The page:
An estimated 50 million people reportedly took part in March Madness office pools last year, and the number should be about the same this time around. And those people may be breaking the law.
Trying to pick the winner of college basketball's men's national championship tournament, while avoiding bracket-busting losses along the way, can be downright exhausting and time consuming.
Companies are expected to lose at least $1.2 billion for every unproductive work hour during the first week of the tournament, according to global outplacement firm Challenger, Gray & Christmas.
Most March Madness pools have employees predict the final result of college basketball games among 64 teams. The worker with the best predictions usually receives something of value—the "pot," if money is involved.
That type of pool arrangement appears to violate many states' penal code on gambling, though some have thought about legalizing March Madness pools. Lawmakers in Pennsylvania and Connecticut have discussed limits on entry fees and the number of participants in order to legalize the pools.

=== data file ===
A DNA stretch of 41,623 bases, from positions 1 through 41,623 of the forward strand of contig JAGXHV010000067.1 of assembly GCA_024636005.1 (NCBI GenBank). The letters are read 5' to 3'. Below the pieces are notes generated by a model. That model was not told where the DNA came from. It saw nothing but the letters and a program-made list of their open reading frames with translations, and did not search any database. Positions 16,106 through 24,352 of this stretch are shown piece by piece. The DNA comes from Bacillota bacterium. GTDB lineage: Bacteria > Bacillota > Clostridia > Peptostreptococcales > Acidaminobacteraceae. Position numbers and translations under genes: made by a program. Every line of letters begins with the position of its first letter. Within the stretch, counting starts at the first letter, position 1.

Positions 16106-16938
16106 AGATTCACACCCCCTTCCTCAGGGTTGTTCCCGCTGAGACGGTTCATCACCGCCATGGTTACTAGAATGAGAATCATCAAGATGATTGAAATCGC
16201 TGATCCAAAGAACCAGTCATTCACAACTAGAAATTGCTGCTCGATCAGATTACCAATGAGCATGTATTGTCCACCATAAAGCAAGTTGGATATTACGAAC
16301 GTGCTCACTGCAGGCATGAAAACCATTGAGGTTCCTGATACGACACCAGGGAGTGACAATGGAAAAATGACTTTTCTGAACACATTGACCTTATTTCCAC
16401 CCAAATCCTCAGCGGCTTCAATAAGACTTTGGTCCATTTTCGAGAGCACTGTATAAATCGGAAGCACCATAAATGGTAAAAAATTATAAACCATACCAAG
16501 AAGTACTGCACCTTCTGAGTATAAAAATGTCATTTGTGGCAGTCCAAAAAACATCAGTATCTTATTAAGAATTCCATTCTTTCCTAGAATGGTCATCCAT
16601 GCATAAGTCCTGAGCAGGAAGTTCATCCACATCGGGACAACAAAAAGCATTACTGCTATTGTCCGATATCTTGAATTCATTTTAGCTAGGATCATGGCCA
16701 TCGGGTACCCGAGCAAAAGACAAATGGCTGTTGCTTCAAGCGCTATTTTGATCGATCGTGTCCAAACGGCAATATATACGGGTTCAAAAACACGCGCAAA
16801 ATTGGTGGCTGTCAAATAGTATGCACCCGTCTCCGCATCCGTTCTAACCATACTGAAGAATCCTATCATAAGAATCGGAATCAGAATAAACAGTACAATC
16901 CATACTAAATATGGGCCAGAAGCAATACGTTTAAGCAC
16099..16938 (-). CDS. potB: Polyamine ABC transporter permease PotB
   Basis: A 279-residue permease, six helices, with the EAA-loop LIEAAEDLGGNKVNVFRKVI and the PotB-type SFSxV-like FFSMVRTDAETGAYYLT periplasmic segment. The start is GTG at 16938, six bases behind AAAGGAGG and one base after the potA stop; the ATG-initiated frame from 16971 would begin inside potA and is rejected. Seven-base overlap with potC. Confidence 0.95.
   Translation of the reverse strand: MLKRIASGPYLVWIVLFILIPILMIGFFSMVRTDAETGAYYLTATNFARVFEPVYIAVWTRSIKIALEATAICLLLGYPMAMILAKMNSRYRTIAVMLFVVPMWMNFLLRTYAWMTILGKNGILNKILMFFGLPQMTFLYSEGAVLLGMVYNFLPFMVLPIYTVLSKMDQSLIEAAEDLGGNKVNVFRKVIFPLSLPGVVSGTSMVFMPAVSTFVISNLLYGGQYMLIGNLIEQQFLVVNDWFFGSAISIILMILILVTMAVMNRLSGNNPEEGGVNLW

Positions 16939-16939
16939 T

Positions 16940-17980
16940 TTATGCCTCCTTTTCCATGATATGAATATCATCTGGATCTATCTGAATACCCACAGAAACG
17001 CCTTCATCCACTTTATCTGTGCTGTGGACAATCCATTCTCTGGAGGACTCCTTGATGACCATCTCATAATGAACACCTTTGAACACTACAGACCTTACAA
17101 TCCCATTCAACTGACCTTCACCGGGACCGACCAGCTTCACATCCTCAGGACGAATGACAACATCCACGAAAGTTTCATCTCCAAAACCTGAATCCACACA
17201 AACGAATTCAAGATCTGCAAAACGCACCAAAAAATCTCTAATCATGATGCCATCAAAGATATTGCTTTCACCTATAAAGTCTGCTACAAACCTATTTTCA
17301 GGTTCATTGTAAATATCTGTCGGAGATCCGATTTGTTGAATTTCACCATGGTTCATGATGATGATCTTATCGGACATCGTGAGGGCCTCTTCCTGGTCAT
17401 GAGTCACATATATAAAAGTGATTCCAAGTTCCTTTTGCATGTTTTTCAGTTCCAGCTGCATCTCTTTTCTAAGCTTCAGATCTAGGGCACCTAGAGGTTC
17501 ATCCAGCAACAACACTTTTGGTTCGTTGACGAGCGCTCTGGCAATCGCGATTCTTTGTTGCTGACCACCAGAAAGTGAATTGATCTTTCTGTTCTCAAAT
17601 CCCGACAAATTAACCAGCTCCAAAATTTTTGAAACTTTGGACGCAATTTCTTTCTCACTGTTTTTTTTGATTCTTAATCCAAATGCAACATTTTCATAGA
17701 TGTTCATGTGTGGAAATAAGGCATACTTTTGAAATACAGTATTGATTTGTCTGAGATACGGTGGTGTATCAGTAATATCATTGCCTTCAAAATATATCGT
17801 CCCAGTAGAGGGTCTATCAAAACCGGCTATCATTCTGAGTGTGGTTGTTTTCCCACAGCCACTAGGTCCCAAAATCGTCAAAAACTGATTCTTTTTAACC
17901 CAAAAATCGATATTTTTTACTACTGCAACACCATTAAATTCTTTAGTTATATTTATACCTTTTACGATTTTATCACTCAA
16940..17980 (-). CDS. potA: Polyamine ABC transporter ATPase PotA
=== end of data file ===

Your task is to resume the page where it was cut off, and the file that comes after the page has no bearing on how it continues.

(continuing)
It's not just at the state level that March Madness pools technically violate the law. There are at least three federal statutes against the type of pay-to-enter NCAA tournament pools that are done online.
According to Pregame.com, wagering on last year's March Madness tournament likely exceeded $12 billion, more money than was riding on the 2013 Super Bowl. Of that, $3 billion was estimated to be put into office pools of tournament brackets.
But it's unlikely anyone was arrested last year for taking part in the office pool, and it's unlikely anyone will be arrested this year or anytime in the future. March Madness pools have become part of office culture, like picking the Oscar winners every year, which in theory falls under the same laws as March Madness pools.